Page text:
It’s not only you. We all know Smokey Bear and his excellent advice on preventing wildfires. And for the most part, we do a good job; no one I know can remember a full-blown major wildfire in the valley itself. We have had some scares, a good-sized flair up in Game Creek, evacuation notices in Victor, the 1988 Yellowstone blaze, brush fires now and then, but for the most part, beautiful Teton Valley has been touched more by the smoke and sometimes ash fall from wildfires than the flame itself.
Whether it’s from being careful or being lucky or having great, fast responding firefighters, Teton Valley has done well when it comes to our summer fire season, but we are not immune. Instead of talking about how to prevent wildfires, which Smokey has already told us, let’s talk a little bit about what you can do to protect your life and property if one should happen here.
The concept of defensible space, as applied to wildfire protection, was defined by FEMA in 2008 as “an area around a building in which vegetation, debris, and other types of combustible fuels have been treated, cleared, or reduced to slow the spread of fire to and from the building.” This is a good time of year to look around your home and property and create defensible space; there may not be time when a wildfire threatens. It doesn’t have to be expensive; it’s not as costly as other fire suppression systems, but done right, it can be very effective.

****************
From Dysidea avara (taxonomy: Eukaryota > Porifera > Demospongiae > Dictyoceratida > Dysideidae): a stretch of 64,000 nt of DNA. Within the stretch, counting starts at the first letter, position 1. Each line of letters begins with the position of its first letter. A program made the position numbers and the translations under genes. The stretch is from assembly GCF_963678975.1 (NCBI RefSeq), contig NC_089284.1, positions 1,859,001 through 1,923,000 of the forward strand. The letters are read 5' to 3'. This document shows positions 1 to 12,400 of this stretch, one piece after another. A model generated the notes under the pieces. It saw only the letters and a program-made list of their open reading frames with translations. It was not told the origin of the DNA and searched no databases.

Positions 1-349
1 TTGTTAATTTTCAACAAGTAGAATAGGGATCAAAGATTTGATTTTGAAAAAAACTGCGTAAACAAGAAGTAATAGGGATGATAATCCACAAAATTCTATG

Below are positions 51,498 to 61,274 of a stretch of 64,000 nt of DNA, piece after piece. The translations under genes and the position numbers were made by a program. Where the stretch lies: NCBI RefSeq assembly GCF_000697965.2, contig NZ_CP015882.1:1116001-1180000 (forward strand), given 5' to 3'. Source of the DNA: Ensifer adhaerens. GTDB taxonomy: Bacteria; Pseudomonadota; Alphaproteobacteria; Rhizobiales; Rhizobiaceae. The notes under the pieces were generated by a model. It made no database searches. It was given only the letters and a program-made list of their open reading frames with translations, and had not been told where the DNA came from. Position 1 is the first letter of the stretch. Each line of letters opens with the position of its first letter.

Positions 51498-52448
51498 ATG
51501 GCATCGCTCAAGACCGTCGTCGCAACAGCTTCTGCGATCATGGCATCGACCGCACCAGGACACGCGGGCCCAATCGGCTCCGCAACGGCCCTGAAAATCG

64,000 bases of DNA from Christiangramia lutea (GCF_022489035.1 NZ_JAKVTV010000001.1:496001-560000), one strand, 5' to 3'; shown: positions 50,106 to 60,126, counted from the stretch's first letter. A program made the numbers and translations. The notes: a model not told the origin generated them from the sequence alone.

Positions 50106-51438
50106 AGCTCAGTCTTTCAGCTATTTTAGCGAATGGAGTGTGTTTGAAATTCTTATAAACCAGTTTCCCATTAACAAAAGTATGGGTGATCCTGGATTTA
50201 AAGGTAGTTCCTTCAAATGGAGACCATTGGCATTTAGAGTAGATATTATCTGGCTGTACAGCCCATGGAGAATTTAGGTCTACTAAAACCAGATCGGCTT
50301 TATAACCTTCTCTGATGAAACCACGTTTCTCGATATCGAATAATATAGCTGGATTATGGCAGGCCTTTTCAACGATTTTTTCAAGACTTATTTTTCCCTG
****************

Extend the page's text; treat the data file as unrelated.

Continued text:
Combustible trees and brush, wild or landscaping, allow a wildfire to spread faster. FEMA suggests a 3 zone system with the first zone, at least a 30-foot circle around the outer walls of the building you wish to protect, be cleared of all flammable materials. This doesn’t just mean vegetation, but also your firewood, combustible lawn furniture, even leaves and dead branches in your gutter and on your roof. While you’re at it, make sure no branches overhang your roof, especially your chimney. And fuel tanks… check to be sure they at least follow local codes about distance from a structure.
I would suggest making these zones evenly spaced in all directions without regard to prevailing wind. Fires create their own wind systems which can be very different from usual.
Zone two, the next area out, can contain your woodpile and some well-placed clumps of combustible vegetation, but with non-combustible material, like gravel or paved driveways and patios, between them to serve as fire breaks.
The third zone, your first line of defense against wildfire, should begin no less than 100 feet from your building and should be kept reasonably thinned and pruned, providing a smooth transition back to the natural environment.
There is much more to be learned and done, but the idea is always to keep things that will burn as far away from your home as possible to prevent the spread of the fire. Here are some things to read. Some use different dimensions or name the zones differently, but the most important thing is to get out there, use your head to make a plan, then use your hands to make the plan happen. And do it now, before the emergency starts.